Lawsuit claims jail violates rights of disabled inmates

Wed, May 25, 2016 6:25 PM

A federal class-action lawsuit claiming disabled inmates at the Shasta County Jail are routinely discriminated against by their jailers was filed Wednesday in U.S. District Court in Sacramento.

The 36-page lawsuit alleges the jail routinely ignores and fails to comply with the American with Disabilities Act and restricts the ability of disabled inmates to sleep, use the restroom, shower, worship, exercise and move around the facility.

Furthermore, it claims that disabled inmates who complain or file grievances about their treatment and the facilities are retaliated against by jail staff.

For example, it said, one was reportedly denied his cancer medication while others were served tainted and inedible food.

Other punishments for speaking out include body cavity searches, being locked in solitary confinement and having their canes taken away or destroyed, the lawsuit alleges.

The lawsuit names the Shasta County Sheriff’s Office, Sheriff Tom Bosenko, Shasta County and the California Forensic Medical Group, Inc., as defendants.

Bosenko could not be reached after hours today for comment.

According to the lawsuit, disabled inmates are provided with inadequate accommodations, such as showers without grab bars and benches, segregated from the general population, placed in 23-hour lock down, excluded from jail programs and services and subjected to “multiple and pervasive conditions.”

“These, and many other conditions, result in a system that violates the fundamental rights of people with disabilities within the jail,” the lawsuit states. “Starting with the time they are processed, persons with mobility disabilities face myriad discriminatory conditions and physical barriers.”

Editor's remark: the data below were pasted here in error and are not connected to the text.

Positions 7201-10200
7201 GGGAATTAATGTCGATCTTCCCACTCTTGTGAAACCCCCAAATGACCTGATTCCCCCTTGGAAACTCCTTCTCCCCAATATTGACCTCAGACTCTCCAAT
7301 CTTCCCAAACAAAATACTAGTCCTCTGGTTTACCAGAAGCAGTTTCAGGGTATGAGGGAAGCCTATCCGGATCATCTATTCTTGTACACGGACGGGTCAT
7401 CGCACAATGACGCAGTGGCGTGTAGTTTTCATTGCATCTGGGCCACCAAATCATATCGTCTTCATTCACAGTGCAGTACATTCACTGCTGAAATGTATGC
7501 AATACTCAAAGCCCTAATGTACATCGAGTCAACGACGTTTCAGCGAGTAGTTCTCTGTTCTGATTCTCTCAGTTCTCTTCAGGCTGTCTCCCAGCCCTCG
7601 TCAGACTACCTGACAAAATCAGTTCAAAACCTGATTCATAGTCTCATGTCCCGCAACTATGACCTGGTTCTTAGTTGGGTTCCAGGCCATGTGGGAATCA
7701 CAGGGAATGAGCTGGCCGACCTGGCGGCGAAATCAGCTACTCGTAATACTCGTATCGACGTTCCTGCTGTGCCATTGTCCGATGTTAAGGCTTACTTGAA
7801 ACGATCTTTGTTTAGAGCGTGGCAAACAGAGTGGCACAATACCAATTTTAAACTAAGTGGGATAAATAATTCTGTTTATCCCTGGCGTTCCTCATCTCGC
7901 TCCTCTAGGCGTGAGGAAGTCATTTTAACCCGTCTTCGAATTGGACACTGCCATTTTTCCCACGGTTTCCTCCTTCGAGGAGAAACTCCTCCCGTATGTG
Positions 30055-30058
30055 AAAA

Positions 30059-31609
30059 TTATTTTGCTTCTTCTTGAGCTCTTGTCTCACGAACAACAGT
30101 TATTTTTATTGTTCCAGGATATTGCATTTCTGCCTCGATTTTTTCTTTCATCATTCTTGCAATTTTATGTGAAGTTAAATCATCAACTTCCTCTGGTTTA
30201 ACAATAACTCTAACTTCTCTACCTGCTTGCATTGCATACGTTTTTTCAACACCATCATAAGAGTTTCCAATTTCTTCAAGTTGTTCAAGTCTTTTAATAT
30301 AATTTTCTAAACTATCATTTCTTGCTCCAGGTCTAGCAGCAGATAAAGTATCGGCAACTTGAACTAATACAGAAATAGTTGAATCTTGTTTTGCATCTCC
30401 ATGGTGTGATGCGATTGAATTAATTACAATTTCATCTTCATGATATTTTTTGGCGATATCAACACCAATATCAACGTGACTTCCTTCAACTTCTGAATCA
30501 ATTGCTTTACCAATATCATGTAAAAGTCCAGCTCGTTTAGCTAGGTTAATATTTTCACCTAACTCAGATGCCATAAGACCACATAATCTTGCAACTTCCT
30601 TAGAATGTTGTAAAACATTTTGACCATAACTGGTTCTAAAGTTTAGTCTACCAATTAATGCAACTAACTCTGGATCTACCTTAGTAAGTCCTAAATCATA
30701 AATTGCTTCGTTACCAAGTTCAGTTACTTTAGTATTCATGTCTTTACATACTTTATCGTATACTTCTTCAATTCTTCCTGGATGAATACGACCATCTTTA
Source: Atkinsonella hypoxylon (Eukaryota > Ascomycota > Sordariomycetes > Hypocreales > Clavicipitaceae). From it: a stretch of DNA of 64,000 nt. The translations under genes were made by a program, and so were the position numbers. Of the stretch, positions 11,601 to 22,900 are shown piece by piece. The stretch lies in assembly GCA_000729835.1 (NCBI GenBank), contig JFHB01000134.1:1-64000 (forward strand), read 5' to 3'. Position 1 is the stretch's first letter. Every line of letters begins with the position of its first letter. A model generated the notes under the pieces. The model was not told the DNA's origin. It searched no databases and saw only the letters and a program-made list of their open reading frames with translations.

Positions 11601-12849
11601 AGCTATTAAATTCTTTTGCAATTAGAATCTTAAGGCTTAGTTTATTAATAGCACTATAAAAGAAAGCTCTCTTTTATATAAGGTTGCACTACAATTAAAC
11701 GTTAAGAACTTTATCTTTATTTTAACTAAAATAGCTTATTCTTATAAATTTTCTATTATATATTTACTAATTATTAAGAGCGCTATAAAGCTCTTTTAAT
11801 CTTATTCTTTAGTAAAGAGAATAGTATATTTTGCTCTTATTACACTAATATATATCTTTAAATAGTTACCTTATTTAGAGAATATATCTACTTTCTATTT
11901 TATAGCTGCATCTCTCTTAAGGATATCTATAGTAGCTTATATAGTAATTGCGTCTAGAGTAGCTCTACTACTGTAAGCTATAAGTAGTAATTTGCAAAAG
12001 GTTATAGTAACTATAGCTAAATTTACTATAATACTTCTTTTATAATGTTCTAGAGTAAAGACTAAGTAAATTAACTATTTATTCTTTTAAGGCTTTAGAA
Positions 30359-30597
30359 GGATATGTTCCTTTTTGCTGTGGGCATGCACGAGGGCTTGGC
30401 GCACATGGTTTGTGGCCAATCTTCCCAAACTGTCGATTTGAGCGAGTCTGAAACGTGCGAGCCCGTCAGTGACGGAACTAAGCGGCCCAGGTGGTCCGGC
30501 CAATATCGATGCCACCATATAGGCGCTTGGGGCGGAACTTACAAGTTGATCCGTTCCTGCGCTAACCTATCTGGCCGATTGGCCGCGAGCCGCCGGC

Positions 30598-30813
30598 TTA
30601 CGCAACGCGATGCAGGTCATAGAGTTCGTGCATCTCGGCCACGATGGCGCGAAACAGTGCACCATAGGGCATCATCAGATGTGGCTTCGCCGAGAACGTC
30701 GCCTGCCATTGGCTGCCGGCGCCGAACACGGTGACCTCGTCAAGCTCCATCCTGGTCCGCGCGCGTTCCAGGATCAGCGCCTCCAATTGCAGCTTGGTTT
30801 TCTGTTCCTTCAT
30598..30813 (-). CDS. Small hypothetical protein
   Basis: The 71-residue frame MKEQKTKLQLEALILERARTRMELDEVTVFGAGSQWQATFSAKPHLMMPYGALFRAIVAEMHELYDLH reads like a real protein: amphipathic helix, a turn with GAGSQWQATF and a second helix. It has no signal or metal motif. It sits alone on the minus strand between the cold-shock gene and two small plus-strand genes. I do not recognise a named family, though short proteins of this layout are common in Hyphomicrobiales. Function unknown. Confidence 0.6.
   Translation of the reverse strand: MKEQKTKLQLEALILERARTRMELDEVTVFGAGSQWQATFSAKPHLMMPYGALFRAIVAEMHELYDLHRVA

And, it alleges, the “result is a system that imposes some of the worst conditions on people with mobility disabilities while at the same time excluding them from the most beneficial programs within the jail,” including religious services. “These conditions have dire mental and physical consequences are in flagrant violation of the law,” it says.

The lawsuit was initially filed in 2013 by Everett Jewett, a former jail inmate who is now serving a nine-year prison sentence at the California Medical Facility in Vacaville in connection with a home invasion robbery.

But it has since been amended to include three other plaintiffs, including a Shingletown man accused of murdering his best friend.

The San Francisco-based and non-profit Legal Services for Prisoners With Children is also named as a plaintiff.

“As an organization of currently and formerly incarcerated people, we are very concerned about the human rights violations against all people in jails and prisons,” its executive director Dorsey Nunn said in a news release. “People do not shed their humanity at booking. We hope this litigation will result in Shasta County properly caring for the people in their custody.”

Disability Right Legal Center (DRLC) Attorney Kara Janssen said in that same news release that “prisoners with disabilities at the Shasta County Jail are held in truly abhorrent conditions that not only worsen their existing disabilities but also have devastating psychological effects.”

“Everyone deserves dignity,” Taylor Gooch, co-counsel for the plaintiffs, said in the news release. “We’re seeking to protect that dignity and restore the legally protected rights of persons incarcerated by Shasta County.”